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Hacker Lays Claim To Breaches Of Two Security Vendors' Websites

SQL injection attack conceded by Kaspersky U.S.; subsequent attack on BitDefender Portugal still awaiting confirmation
A single Romanian hacker claims he has broken through the Website defenses of two prominent security vendors in an attempt to show vulnerabilities in their security.

Kaspersky, one of the industry's best-known antivirus and security software makers, today gave a press conference confirming that a Romanian hacker had launched an SQL injection attack on its newly implemented U.S. customer support site, exposing a potentially data-threatening vulnerability in its Website. The attacker did not publish any sensitive data, even though he could have gained access to it, Kaspersky said.

The hacker, known as "unu," claims to have launched a similar SQL injection attack on the Website of security vendor BitDefender in Portugal. "It seems Kaspersky aren't the only ones who need to secure their database. Bitdefender has the same problems," unu said in an online message. As of this posting, BitDefender had not confirmed whether unu's claims were accurate.

Roel Schouwenberg, senior antivirus researcher at Kaspersky Lab, confirmed that Romanian hackers had exploited a vulnerability in code on the Website of its U.S. support site, which had just launched on Jan. 29. Kaspersky's Romanian research team discovered the attack at around midnight on Feb. 8, and they immediately rolled the site back to an earlier version that did not have the flaw. No "real data" was stolen, although the names of some of the site's address tables were published.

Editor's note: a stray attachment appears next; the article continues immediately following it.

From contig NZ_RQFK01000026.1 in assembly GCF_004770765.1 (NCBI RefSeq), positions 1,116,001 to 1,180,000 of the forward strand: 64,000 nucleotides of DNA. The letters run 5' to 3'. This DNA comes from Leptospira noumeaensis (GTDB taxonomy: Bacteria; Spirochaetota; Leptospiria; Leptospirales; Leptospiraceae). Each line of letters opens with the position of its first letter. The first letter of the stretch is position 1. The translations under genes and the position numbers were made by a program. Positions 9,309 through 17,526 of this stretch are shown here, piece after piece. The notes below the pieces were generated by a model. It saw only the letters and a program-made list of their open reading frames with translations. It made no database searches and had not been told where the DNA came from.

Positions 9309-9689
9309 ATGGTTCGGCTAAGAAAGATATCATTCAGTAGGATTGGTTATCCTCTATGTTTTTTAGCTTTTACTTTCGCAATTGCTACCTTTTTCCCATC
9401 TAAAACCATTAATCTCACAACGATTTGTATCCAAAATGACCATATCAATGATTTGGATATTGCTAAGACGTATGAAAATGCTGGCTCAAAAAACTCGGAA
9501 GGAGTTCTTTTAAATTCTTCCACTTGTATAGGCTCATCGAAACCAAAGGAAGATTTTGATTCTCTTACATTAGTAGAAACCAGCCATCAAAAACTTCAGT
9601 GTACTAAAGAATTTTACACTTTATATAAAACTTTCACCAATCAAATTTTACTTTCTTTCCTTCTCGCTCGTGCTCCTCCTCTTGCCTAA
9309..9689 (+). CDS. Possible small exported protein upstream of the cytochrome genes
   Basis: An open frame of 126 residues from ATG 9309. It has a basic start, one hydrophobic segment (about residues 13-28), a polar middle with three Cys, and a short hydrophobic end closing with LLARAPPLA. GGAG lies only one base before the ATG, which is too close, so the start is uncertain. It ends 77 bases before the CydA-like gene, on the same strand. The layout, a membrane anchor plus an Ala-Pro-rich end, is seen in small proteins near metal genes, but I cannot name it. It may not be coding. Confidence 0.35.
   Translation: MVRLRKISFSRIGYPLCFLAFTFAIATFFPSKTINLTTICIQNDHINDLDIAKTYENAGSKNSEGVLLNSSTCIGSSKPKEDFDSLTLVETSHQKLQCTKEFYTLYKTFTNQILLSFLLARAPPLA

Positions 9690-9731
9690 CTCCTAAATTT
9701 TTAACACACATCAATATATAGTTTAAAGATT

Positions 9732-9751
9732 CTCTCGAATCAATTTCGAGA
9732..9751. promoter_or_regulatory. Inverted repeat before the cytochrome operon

"A more advanced hacker" could potentially have gained access to about 2,500 email addresses and some 25,000 activation codes that resided on a Kaspersky server, Schouwenberg said. Unu claimed that his intent was only to show the vulnerabilities and not to steal data -- a claim that seems supported by the fact that he blacked out some aspects of the attack when he published it, making it difficult for other hackers to replicate.

Unu claims that he warned Kaspersky several times about the vulnerability, but that his warnings were never acknowledged. Schouwenberg said that Kaspersky did find one email from the alleged attacker, but that it was posted only an hour before he went public with the details of the attack.

Asked if Kaspersky expects its reputation to be injured by the attack, Schouwenberg said, "Honestly speaking, yes. This is not good. It should not have happened." The flaw was discovered in some custom-built code that was written locally by a third party for the U.S. support site, not by the Moscow-based team that writes most of Kaspersky's software. "Still, something went wrong in our code-reviewing process, and we could have done more to prevent it from happening," Schouwenberg said.

Kaspersky's U.S. support site is still operating on the old, nonflawed version of its Website software; the company has hired renowned security expert David Litchfield to audit the company's site and software before it goes back online. Litchfield will also help Kaspersky determine where its code review processes went wrong, so that such vulnerabilities do not occur again, Schouwenberg said.

Unu claims that an attack on the BitDefender site provided him with access to the database containing administrators' usernames and passwords, the personal details of thousands of customers, and sales data. In addition, one table in the database contains a large number of email addresses belonging to people who subscribed to the company's newsletter, he says.

Unu did not say whether he plans to launch similar attacks on any other security vendors' sites in order to prove his point about the vulnerabilities.

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